3. If your opponent played a defending card:
  4. If your opponent does not play a defending card:

If your first challenge failed, you may try a second challenge.

Tip (click me) Do you have the deck of 5-7 cards waiting to be played? The face-down discards will be shuffled into that deck, so if table space is limited, you can discard face-down cards onto that deck. Similarly with the 8-10 cards when they are the next to be played.

Adding a card to your network

In this phase, select any card from your hand, possibly including one you just claimed from your opponent, and place it in your network following Carbondale's zoning regulations, then contribute to the common weal.

As a buisnessperson in a small town, you will join clubs of increasingly high rank and use those to win hearts, and buy a chain of spades for the purpose of mining for diamonds. Hearts and diamonds themselves do not produce anything, but are how you will find pockets of happiness in Carbondale and win the game.

Zoning regulations

Each player's personal Carbondale must follow the zoning regulations:

Tip (click me) Slightly overlapping a red card with source card will help to record which card was built from where. When building East or West, lay the newly-built red card sideways.

Click here to see the example tableau again. Figure 1: A player's network,  with several places to add new cards. Some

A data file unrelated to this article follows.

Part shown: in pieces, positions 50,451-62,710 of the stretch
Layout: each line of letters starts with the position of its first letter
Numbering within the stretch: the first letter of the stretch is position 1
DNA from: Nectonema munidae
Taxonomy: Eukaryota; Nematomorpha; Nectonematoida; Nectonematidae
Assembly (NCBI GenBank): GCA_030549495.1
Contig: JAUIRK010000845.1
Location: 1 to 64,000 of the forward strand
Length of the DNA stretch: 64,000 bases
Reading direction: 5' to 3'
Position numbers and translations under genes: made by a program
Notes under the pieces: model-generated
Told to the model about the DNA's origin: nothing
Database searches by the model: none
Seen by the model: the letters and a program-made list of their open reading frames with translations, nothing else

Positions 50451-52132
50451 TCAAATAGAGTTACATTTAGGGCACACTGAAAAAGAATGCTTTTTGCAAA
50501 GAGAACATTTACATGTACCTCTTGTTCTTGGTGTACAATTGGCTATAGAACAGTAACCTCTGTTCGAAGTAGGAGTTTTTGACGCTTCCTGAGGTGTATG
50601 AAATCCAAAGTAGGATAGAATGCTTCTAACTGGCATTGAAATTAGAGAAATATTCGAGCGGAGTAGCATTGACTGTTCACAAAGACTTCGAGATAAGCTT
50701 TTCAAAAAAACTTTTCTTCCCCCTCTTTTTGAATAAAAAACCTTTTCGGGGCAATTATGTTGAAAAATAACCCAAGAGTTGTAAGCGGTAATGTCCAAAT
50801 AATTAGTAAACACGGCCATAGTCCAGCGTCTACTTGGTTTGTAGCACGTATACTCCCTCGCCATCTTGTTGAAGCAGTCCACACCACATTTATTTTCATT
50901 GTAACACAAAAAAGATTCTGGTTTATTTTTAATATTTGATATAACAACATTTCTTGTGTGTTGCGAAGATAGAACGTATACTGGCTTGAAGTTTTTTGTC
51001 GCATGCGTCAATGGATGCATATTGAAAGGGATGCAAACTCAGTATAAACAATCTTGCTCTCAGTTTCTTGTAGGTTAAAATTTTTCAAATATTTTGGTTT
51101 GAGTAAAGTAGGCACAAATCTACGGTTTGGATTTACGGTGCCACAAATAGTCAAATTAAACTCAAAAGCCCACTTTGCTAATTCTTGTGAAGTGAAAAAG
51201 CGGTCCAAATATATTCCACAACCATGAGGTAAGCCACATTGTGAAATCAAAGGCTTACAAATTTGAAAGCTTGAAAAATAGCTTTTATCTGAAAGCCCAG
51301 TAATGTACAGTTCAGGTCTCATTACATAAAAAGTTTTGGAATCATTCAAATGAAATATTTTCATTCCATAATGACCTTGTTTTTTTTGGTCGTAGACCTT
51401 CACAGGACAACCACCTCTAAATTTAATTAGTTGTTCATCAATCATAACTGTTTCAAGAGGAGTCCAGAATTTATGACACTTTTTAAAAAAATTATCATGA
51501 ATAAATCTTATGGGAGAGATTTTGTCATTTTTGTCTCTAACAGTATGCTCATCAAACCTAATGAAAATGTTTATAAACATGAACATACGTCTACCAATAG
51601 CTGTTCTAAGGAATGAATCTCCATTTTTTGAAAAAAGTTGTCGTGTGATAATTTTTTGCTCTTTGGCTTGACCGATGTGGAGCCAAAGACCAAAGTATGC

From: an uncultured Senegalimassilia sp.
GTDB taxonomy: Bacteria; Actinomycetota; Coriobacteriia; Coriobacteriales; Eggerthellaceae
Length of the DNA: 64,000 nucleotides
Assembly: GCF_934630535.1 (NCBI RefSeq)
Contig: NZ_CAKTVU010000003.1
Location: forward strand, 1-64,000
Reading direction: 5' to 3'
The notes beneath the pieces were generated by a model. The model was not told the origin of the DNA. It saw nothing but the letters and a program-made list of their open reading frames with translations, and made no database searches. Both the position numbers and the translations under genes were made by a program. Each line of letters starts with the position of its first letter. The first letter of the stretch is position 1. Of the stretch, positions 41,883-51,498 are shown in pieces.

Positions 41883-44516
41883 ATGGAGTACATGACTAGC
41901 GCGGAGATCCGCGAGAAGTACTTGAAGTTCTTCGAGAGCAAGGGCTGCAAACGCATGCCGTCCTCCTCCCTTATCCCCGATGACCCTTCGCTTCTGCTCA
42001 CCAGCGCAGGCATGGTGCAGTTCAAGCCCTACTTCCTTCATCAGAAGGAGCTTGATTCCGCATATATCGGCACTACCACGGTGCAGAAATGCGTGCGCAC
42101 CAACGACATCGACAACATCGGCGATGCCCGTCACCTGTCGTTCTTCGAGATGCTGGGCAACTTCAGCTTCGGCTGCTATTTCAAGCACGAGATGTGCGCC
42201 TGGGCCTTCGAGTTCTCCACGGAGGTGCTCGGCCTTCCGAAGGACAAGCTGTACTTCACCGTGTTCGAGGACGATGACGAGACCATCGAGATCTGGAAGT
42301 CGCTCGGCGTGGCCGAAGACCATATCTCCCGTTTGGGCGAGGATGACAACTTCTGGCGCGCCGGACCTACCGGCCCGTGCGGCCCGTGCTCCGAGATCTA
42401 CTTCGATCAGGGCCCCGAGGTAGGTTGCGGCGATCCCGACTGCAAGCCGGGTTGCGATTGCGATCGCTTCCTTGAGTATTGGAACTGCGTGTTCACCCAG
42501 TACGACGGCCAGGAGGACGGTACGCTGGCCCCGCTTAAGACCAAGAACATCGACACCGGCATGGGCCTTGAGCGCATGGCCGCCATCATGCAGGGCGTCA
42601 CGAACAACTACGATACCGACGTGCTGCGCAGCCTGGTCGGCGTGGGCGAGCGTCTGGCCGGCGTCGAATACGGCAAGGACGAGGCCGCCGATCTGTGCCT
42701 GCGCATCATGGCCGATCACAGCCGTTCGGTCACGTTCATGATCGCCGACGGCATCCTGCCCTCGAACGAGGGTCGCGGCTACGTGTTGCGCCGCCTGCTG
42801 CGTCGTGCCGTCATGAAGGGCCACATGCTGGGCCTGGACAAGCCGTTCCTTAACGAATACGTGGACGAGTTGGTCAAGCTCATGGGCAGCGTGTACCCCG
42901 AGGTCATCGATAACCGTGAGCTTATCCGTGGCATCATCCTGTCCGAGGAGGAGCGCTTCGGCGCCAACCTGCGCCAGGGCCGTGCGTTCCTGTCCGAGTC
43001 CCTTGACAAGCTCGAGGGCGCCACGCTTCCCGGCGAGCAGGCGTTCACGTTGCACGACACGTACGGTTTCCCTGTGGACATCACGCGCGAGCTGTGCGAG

examples will be given below.
In the example tableau, the player's town started with the 2♠ and A♣. The town is already five black cards wide, but three tall, leaving some room to expand North or South. The player could, for example, build a 4♠ South of the 2♠. The player built a 2♡ North from the 2♠, and a 2♢ West from the 3♣, which we can tell because the 2♢ builds out sideways from the 3♣. The 2♡ and the 2♢ occupy the same single spot in the grid; similarly for the 5♡ and 3♡.

How to build your network

Here are your build options:

When building, give back to the community: contribute one card from your hand to the communal face-up stock.

Climbing one club to one higher, or buying a spade one bigger than the one you already have is normal course of business. If you build ♣ → ♣ or ♠ → ♠ only up to one rank higher, do not contribute to the common weal, and draw one extra card when you draw at the end of your turn.

Click here to see the example tableau again. Figure 1: A player's network,  with several places to add new cards. Some
examples will be given below.
A few things you can do using the example tableau:

Here is a summary of the possible builds, where the card built from has rank N:

Contribute one card Do not contribute a card,
draw an extra card
suits rank
♣ → ♣
♠ → ♠
N+2
♣ → ♡
♠ → ♢
≤N
♣ → ♠
♠ → ♣
≤N+1
suits rank
♣ → ♣
♠ → ♠
≤N+1

Or Discard

If you did not build a new card in your network, you may discard any number of cards from your hand. You may discard them face-down.

Drawing new cards

You may draw cards from the draw deck or the communal stock pile in any order. You may not draw cards discarded face-down or a card you put down this turn.

At the moment a player wants to draw from the draw pile but the pile is empty (and no sooner), form a new draw pile. At setup, you formed two piles of extra cards, each an opportunity to build your network further. Form the next draw pile by shuffling together the next of these spare piles (if any), the common stock, and face-down discards.

Reference: turn summary and build costs

Contribute one card Do not contribute a card,
draw an extra card
suits rank
♣ → ♣
♠ → ♠
N+2
♣ → ♡
♠ → ♢
≤N
♣ → ♠
♠ → ♣
≤N+1
suits rank
♣ → ♣
♠ → ♠
≤N+1